In 1889, to honor of the centenary of the French Revolution, the French government planned an international exposition and announced a design competition for a monument to be built on the Champ-de-Mars in central Paris. Out of more than 100 designs submitted, the Centennial Committee chose Eiffel’s plan of an open-lattice wrought-iron tower that would reach almost 1,000 feet above Paris and be the world’s tallest man-made structure. Eiffel, a noted bridge builder, was a master of metal construction and designed the framework of the Statue of Liberty that had recently been erected in New York Harbor.Eiffel’s tower was greeted with skepticism from critics who argued that it would be structurally unsound, and indignation from others who thought it would be an eyesore in the heart of Paris. Unperturbed, Eiffel completed his great tower under budget in just two years. Only one worker lost his life during construction, which at the time was a remarkably low casualty number for a project of that magnitude. The light, airy structure was by all accounts a technological wonder and within a few decades came to be regarded as an architectural masterpiece.

The Eiffel Tower is 984 feet tall and consists of an iron framework supported on four masonry piers, from which rise four columns that unite to form a single vertical tower. Platforms, each with an observation deck, are at three levels. Elevators ascend the piers on a curve, and Eiffel contracted the Otis Elevator Company of the United States to design the tower’s famous glass-cage elevators.

The elevators were not completed by March 31, 1889, however, so Gustave Eiffel ascended the tower’s stairs with a few hardy companions and raised an enormous French tricolor on the structure’s flagpole. Fireworks were then set off from the second platform. Eiffel and his party descended, and the architect addressed the guests and about 200 workers. In early May, the Paris International Exposition opened, and the tower served as the entrance gateway to the giant fair.

The Eiffel Tower remained the world’s tallest man-made structure until the completion of the Chrysler Building in New York in 1930. Incredibly, the Eiffel Tower was almost demolished when the International Exposition’s 20-year lease on the land expired in 1909, but its value as an antenna for radio transmission saved it. It remains largely unchanged today and is one of the world’s premier tourist attractions.

from: http://www.history.com

http://player.history.com/pservice/embed-player/?siteId=hist&tPid=21178265

Is life fair?

Tags

, ,

post hvd

Believing that life is fair might make you a terrible person. By Oliver Burkeman

How much sympathy you have for this woman probably depends on whether you feel the universe is a just place.

Photograph: Alamy
If you’ve been following the news recently, you know that human beings are terrible and everything is appalling. Yet the sheer range of ways we find to sabotage our efforts to make the world a better place continues to astonish. Did you know, for example, that last week’s commemorations of the liberation of Auschwitz may have marginally increased the prevalence of antisemitism in the modern world, despite being partly intended as a warning against its consequences? Or that reading about the eye-popping state of economic inequality could make you less likely to support politicians who want to do something about it? Continue reading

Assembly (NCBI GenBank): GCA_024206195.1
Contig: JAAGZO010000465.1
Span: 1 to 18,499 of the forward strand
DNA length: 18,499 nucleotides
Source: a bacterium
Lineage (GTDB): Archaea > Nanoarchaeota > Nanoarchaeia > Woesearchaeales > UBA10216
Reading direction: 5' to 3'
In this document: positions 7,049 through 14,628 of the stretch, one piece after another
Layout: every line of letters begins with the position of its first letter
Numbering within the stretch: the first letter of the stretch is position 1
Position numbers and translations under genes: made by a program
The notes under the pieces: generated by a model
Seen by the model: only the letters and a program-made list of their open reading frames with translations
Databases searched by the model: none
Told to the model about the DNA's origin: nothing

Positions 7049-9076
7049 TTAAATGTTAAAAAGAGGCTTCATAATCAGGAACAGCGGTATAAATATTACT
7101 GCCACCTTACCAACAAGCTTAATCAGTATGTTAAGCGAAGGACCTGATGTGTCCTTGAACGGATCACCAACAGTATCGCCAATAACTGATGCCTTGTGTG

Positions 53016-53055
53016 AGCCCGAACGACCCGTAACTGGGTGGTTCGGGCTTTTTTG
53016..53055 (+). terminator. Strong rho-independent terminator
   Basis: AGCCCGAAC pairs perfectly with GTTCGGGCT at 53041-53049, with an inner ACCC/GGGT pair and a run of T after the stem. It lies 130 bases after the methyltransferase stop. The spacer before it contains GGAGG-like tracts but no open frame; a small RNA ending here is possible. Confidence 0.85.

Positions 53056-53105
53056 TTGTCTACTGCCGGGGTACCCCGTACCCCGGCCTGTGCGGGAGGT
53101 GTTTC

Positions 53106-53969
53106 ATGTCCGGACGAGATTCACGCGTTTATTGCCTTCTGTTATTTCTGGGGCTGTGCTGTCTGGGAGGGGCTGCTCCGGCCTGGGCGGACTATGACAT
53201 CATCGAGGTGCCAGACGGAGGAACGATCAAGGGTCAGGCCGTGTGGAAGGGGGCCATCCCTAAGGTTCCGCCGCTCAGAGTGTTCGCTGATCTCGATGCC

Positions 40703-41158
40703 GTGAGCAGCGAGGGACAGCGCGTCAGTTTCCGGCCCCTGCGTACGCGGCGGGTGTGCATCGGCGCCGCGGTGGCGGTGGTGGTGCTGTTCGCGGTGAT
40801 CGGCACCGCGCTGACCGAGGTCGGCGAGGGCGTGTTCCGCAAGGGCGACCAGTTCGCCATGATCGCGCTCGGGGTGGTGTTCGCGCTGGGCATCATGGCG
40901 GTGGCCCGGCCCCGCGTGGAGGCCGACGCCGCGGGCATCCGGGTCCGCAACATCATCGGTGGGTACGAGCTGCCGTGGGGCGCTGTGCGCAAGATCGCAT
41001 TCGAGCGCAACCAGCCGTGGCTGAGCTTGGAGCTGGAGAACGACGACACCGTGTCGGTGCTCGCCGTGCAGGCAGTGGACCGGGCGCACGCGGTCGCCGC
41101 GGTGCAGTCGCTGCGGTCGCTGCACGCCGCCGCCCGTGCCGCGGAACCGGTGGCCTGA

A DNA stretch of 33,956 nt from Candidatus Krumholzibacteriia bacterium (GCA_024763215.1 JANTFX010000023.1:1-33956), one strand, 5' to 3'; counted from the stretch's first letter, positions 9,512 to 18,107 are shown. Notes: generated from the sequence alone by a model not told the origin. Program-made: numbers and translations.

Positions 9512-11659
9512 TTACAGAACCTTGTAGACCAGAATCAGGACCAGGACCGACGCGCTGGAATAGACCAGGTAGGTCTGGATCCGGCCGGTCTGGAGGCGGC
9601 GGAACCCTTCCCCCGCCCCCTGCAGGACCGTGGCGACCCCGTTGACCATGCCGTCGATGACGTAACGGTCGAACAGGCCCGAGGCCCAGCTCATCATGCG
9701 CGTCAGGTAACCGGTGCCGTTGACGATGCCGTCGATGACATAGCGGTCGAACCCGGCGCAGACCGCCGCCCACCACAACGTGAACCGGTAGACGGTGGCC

School lunch from all over the World

Tags

, , , ,

Huffington Post showed us the incredible differences from one country to another. Where would you like to study of you could be a kid again?

—-

More than one-third of kids in America are obese or overweight. In 2013, the National School Lunch Program, a federally assisted meal program operating in public and nonprofit private schools, served 5.1 billion lunches, Bloomberg reports. The quality of these lunches must somehow correlate to the health of America’s youth, considering more than 32 million children are served NSLP every day.

Parents could model better eating habits and stock their crispers with fresh fruit and vegetables, but a viable starter solution might begin at lunchtime. Sweetgreen, a healthy quick-serve restaurant that values local and organic ingredients, clarified disparity between American student lunches and those of other countries by photographing typical school lunches from around the world. The visuals are eye-opening.

Continue reading

Lost in translation

Tags

, , , ,

English words that get lost in translation when you’re traveling abroad by Tyler Vendetti (@Hellogiggles.com)

In my lifetime, I’ve encountered two people that have admitted to genuinely disliking traveling and on both occasions, I had to be practically dragged away from the conversation to avoid bombarding them with reasons why they should change their mind. Traveling is something that I believe everyone should experience, even if that means hopping in your car and driving to the next town over. If you’re ambitious and decide to go overseas, you may eventually find yourself in a communication blunder that ends with you blubbering on about how you don’t understand slang and being the butt of the joke. Some words that may be completely innocuous in English may have different connotations abroad, which may result in you feeling utterly embarrassed or getting reprimanded by one of the locals.

1) Mist

Meaning in English: a light sprinkle of water that floats in the air

Meaning in Germany: manure

Continue reading

Follow

Get every new post delivered to your Inbox.

Join 5,856 other followers